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Psalm 33, Part 1 of 3

1 Sing joyfully to the Lord, you righteous;

it is fitting for the upright to praise him.

2 Praise the Lord with the harp;

make music to him on the ten-stringed lyre.

3 Sing to him a new song;

play skillfully, and shout for joy.

The Hebrew verbs in this entire Psalm are plural.

This means it is referring to the assembly not just an individual. It is so vitally important to note, however, that the assembly is made up of individuals. A group is only as strong as its weakest member just like a chain is only as strong as its weakest link. As such, we must remember that if we want to be a worshipping community—a worshipping ministry—we must be worshipping individuals.

This Psalm also serves as “primer on praise”. There is so much for us to learn in this Psalm. Let’s look at the first three verses.

Who is to praise the Lord? (v 1)

The righteous. Us as believers. Those of us who have experienced the grace of Jesus Christ have reason to praise Him. Indeed (as verse 1 states), it is fitting for us to praise Him. Worship in the Biblical sense is, at its core, a function of believers. The lost do not know Jesus as Savior and Lord. Certainly our worship is able to show them the Lord.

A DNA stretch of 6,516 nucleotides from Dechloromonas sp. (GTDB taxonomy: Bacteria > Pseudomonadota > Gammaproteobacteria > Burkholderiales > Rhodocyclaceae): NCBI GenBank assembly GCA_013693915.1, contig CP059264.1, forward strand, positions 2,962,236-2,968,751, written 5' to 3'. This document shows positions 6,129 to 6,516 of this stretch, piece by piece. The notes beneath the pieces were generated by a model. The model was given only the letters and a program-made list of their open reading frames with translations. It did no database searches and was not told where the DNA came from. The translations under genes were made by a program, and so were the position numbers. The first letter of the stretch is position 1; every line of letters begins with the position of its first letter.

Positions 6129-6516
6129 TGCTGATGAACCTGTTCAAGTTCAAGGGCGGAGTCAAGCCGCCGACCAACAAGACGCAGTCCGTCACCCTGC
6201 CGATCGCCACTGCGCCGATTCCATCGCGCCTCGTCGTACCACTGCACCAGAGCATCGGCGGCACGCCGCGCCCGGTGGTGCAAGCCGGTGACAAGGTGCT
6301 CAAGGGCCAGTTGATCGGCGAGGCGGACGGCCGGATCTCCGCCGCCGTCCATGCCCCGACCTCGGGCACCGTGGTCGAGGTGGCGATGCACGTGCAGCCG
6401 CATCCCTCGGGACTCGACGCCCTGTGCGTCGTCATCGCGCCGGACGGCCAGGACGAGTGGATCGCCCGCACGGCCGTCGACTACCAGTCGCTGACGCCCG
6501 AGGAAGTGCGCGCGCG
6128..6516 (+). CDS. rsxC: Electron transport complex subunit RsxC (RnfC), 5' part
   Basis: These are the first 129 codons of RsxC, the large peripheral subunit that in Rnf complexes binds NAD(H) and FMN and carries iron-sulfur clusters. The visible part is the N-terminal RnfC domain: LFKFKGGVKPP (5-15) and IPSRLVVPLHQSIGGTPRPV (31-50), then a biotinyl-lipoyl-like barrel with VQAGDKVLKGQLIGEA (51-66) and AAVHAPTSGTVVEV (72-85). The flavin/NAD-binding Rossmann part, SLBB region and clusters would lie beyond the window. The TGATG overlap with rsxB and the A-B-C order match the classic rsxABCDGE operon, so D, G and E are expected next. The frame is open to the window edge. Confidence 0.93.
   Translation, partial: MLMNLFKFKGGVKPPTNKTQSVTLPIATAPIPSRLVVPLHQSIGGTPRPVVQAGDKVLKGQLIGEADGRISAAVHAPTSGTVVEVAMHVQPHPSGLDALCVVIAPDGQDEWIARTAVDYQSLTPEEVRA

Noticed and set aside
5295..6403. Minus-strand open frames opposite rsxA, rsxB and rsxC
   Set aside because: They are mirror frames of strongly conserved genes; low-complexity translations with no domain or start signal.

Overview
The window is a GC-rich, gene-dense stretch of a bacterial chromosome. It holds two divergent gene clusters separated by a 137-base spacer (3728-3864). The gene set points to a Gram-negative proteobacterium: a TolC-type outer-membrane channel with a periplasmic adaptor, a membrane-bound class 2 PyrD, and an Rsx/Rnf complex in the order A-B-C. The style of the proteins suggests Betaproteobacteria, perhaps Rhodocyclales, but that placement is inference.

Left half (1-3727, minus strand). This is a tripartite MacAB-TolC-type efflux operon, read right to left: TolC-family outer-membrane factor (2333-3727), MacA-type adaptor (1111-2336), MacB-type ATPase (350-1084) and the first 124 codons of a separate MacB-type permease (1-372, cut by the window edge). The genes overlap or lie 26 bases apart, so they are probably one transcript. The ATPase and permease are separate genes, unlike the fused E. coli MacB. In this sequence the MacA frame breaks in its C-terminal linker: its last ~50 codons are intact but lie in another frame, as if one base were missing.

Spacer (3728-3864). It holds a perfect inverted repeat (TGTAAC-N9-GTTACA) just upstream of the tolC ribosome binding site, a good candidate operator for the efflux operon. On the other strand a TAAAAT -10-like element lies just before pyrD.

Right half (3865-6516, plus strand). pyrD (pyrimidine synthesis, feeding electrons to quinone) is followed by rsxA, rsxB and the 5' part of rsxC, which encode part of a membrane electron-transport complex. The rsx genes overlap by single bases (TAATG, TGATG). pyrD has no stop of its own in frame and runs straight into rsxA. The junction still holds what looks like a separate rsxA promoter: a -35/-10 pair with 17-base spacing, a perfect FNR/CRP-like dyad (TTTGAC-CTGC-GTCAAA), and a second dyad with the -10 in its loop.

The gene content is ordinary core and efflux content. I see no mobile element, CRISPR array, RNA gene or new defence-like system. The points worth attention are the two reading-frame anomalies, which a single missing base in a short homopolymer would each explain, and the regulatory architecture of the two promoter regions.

How are we to praise the Lord? (v 2-3)

· With musical instruments. There’s a great variety of instruments mentioned in the Psalms and throughout Bible (OT especially). This serves to tell us of the wonderful variety of ways we can praise the Lord.

· With voices. Not only are we instructed to sing a “new song”—an encouragement to keep being creative in ways to praise but we are instructed to “sing joyfully”! We shouldn’t sing as if there’s a “black cloud” hanging over our heads! Yes, there will be bad times in our lives—that’s life—but we have a hope and peace that should surpass our circumstances.

· Play skillfully. We should offer our best to the Lord. Notice here that the Lord doesn’t define what “skillfully” means—it’s different from culture to culture and situation to situation but it does say we are to play skillfully. We should give our best to our Lord and Savior. He’s given so much to us. How then could we turn around and give Him some beat up “song and dance” that we’ve spent as little time on as possible? On the contrary, let’s push ourselves to present the very best we can do—not so people can look at us and say how great we are but will look at us and see a motivation that goes beyond art, applause, or appreciation. They will not see us, but see the Savior Who gave His all so we could live for Him.